I’ve come to one conclusion – LinkedIn is worthless to me.

Alright, so blunt cynicism aside, I’ve not found very many benefits from the site. It seems like you connect with people who barely know you and in turn, barely want to help. The most I’ve received is, “I’ll keep my eye out for you.” This is the same type of help I can get from a stranger sitting next to me on the bus.

The problem, it struck me, was the “people who barely know you” bit. And then I was reminded of an old saying that I’ve known for years (originally attributed to the relationship between Microsoft Project and the art of Project Management): social networks are to the art of networking what Microsoft Word is to the art of writing a novel.

We have all of these incredible tools available to us, but unless you are using them in the context of some sort of strategy you’re not managing, feeding and nurturing a network of people – you’re just collecting names on a web page. You might as well be trading football stickers or stamps.

I’ve of no doubt that social networks enable us to sustain networks far greater than the limits of our own cognitive ability. I’m certain that they enable us to connect and engage with people in ways previously unimaginable, finding people of like mind or of diverse interest.

But what social networks can’t do is feed and tend that network, helping it to grow so that you can give to it and receive from it. The tools might act as a conduit on occasion, but they won’t do it for you. They’re no replacement for hard work, empathy and paying forward.

They’re just a tool.

Don’t expect magic from them.

Four stages of digital disruption


I’ve been thinking about the ways in which media industries (and others) have been disrupted by the world of digital, and am playing around with the idea of four key stages:


The world where things existed in analogue and physical form. Think record shops and vinyl and cassettes. Think bookshops and libraries. Think news agents and newspapers.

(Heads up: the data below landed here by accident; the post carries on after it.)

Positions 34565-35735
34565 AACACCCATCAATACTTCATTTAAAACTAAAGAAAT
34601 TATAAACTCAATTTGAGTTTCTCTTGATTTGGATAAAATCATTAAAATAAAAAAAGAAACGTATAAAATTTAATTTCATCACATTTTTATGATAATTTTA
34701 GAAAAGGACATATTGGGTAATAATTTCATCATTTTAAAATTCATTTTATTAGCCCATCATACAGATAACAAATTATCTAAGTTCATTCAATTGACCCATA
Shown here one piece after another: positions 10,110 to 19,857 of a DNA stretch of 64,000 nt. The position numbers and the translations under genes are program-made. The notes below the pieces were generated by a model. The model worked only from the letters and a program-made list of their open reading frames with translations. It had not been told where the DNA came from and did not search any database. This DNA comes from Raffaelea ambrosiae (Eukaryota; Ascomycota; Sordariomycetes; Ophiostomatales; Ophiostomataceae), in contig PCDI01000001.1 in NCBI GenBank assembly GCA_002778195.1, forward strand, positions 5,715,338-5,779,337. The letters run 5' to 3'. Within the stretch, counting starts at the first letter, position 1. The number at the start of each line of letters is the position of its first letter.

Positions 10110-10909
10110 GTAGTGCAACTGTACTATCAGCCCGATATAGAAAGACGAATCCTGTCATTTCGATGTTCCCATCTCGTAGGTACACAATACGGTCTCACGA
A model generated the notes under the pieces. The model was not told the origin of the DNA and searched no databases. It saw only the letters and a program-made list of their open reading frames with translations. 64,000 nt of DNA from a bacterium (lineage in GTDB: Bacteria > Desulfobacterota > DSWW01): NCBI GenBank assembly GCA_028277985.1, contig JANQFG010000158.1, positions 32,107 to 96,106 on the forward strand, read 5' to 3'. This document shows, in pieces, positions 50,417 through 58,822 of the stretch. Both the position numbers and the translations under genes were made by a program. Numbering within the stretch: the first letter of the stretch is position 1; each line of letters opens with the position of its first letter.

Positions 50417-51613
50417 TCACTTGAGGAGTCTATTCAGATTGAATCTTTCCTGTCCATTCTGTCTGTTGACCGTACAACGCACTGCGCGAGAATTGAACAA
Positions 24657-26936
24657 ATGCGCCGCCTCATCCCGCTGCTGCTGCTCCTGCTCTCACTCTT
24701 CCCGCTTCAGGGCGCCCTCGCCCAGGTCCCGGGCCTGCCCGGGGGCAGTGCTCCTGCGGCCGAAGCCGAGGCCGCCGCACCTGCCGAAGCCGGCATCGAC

Digital transactions

When the world of the physical became intermediated by websites. Think Amazon in its early days. It’s a place where a lot of the public library system in the UK current sits.

Digital fulfilment

When both the purchasing and delivery of the content become completely delivered across the internet. Think iTunes in music. Think Kindle in the world of books.

Digital transformation

Once the link between transaction and fulfilment has been totally digitized, there’s then the opportunity to rethink business models. In media, most obviously, this has been in the breaking down of the pay-per-item nature of music or film consumption through subscription models offered through the likes of Spotify or Netflix.

Non-media business can be seen to go through similar stages, although there are certain business types where it’s hard to imagine a completely digital delivery – take what Uber and others are doing to the world of taxi travel, for example.

Step changes generally happen with outsiders taking the lead (see: Amazon, Apple, Spotify…), and sometimes happen at the boundary of legality (Napster a great example in the world of music).

Thoughts welcomed.

Matt Ballantine's thoughts about technology, marketing, management and other stuff…